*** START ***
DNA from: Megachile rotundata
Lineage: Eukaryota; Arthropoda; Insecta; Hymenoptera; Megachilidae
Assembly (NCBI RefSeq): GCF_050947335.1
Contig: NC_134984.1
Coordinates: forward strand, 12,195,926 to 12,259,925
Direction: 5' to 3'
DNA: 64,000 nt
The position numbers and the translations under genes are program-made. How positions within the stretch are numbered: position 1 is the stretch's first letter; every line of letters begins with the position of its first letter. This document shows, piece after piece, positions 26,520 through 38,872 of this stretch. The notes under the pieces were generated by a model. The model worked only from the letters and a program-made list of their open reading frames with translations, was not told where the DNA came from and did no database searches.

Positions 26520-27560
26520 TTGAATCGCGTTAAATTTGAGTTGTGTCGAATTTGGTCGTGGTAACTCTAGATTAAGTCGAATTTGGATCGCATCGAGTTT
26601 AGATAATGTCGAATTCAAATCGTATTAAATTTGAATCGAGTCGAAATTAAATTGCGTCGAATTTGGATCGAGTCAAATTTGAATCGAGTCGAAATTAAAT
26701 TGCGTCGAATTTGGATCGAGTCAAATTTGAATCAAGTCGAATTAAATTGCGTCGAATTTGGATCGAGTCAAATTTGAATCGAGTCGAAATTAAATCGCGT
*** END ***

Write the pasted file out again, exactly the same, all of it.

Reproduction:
DNA from: Megachile rotundata
Lineage: Eukaryota; Arthropoda; Insecta; Hymenoptera; Megachilidae
Assembly (NCBI RefSeq): GCF_050947335.1
Contig: NC_134984.1
Coordinates: forward strand, 12,195,926 to 12,259,925
Direction: 5' to 3'
DNA: 64,000 nt
The position numbers and the translations under genes are program-made. How positions within the stretch are numbered: position 1 is the stretch's first letter; every line of letters begins with the position of its first letter. This document shows, piece after piece, positions 26,520 through 38,872 of this stretch. The notes under the pieces were generated by a model. The model worked only from the letters and a program-made list of their open reading frames with translations, was not told where the DNA came from and did no database searches.

Positions 26520-27560
26520 TTGAATCGCGTTAAATTTGAGTTGTGTCGAATTTGGTCGTGGTAACTCTAGATTAAGTCGAATTTGGATCGCATCGAGTTT
26601 AGATAATGTCGAATTCAAATCGTATTAAATTTGAATCGAGTCGAAATTAAATTGCGTCGAATTTGGATCGAGTCAAATTTGAATCGAGTCGAAATTAAAT
26701 TGCGTCGAATTTGGATCGAGTCAAATTTGAATCAAGTCGAATTAAATTGCGTCGAATTTGGATCGAGTCAAATTTGAATCGAGTCGAAATTAAATCGCGT